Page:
If you aren’t getting enough sleep, then chances are it’s costing you a lot in terms of both financial wealth and physical health, according to a new study from Dr David Hillman, Head of Sleep Medicine at Sir Charles Gairdner Hospital in Perth, WA and founding chair of Australia’s Sleep Health Foundation.
The study was published in the academic journal SLEEP, from the Oxford University Press. Hillman and his research team collected data from numerous national Australian surveys and databases. They analysed the data to determine just how much inadequate sleep had cost Australia in the 2016-2017 financial year. According to the published paper, it was a whomping total of $45.21 billion.
Of that $45.21 billion, they estimated $17.88 billion in financial losses and the other $27.33 in health care costs. Financial losses were calculated by looking at productivity losses due to absenteeism, presenteeism, reduced employment and even premature death associated with lack of sleep. The $17.88 billion also included deadweight losses to government tax revenue of $1.56 billion.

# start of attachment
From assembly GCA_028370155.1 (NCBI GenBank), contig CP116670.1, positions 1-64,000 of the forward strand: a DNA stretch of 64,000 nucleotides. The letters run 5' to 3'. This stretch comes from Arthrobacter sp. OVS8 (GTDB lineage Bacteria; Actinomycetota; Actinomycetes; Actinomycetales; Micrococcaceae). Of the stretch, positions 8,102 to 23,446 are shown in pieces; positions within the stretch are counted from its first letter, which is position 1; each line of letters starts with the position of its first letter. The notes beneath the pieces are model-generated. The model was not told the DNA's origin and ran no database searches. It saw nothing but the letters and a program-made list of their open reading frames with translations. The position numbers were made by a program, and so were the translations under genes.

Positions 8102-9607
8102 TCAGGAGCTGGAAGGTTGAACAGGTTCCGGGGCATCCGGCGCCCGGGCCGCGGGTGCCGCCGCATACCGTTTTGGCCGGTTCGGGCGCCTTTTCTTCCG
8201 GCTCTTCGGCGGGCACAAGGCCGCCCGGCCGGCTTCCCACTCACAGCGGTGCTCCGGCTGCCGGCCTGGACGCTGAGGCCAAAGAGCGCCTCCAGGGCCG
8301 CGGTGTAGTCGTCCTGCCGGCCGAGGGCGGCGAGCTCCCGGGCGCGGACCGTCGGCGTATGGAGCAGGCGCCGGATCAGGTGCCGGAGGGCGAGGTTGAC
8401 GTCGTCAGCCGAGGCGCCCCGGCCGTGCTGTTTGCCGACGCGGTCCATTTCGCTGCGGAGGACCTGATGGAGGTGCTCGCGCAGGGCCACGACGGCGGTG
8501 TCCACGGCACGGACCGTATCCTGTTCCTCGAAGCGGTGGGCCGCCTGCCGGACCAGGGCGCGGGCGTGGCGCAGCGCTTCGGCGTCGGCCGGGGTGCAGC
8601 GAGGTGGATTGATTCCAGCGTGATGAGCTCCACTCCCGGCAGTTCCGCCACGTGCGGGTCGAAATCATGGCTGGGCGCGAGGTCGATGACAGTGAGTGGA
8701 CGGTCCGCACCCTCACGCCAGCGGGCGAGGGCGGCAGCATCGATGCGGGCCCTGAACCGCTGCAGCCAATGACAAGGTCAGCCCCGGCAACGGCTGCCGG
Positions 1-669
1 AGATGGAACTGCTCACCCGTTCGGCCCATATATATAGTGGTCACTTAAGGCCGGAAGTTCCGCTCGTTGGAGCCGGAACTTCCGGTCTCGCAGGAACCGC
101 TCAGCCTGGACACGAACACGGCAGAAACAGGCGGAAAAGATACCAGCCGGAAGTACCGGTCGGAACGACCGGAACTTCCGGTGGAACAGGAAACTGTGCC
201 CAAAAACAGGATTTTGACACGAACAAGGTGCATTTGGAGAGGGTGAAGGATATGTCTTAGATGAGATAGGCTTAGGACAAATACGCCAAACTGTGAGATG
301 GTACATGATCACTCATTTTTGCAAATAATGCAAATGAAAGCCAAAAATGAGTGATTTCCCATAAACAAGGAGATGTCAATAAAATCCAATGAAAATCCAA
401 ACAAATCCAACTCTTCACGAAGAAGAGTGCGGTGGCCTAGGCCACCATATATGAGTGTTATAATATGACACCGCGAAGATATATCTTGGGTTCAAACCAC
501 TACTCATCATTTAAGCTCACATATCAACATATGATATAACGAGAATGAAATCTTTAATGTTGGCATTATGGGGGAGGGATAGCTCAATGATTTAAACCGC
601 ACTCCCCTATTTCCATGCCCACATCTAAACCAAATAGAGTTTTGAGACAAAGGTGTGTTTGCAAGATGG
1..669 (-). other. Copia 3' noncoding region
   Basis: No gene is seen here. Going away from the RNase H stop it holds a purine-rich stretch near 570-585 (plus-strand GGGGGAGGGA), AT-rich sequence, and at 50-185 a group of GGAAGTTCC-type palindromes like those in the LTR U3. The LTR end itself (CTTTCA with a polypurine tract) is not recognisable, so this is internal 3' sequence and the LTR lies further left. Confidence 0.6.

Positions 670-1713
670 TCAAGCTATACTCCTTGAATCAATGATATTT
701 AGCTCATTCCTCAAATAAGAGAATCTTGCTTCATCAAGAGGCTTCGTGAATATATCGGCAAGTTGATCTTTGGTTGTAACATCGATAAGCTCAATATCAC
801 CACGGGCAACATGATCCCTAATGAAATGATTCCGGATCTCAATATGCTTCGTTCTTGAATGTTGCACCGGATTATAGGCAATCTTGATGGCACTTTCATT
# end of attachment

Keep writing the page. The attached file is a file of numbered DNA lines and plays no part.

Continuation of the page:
The $27.33 billion in health and wellness costs made up about 4.6% of the total costs of disease in Australia for the 2016-2017 financial year. Most of it went towards illnesses associated with lack of sleep and management of sleep disorders.
Inadequate sleep affects your hand-eye coordination and makes it difficult to communicate and concentrate. It also makes your brain slower at processing information and solving problems. All of this can lead to problems in the workplace and even accidents at work, on the road or at home.
To improve your sleep, the Sleep Health Foundation recommends that you minimise disruptions, both externally and internally. For example, snoring and sleep apnoea can disrupt your ability to sleep deeply (and they can lead to cardiovascular illnesses in the long-run).
It’s also important to make some time to relax before bed. Turn off your computer screens and make a handwritten, paper list of important things to remember for the next day so that you don’t worry about them when you fall asleep.
In some cases, people don’t get enough sleep because they don’t make it enough of a priority. Dr Hillman’s most recent study demonstrates how important it is to make time for sleep and manage potential disruptions.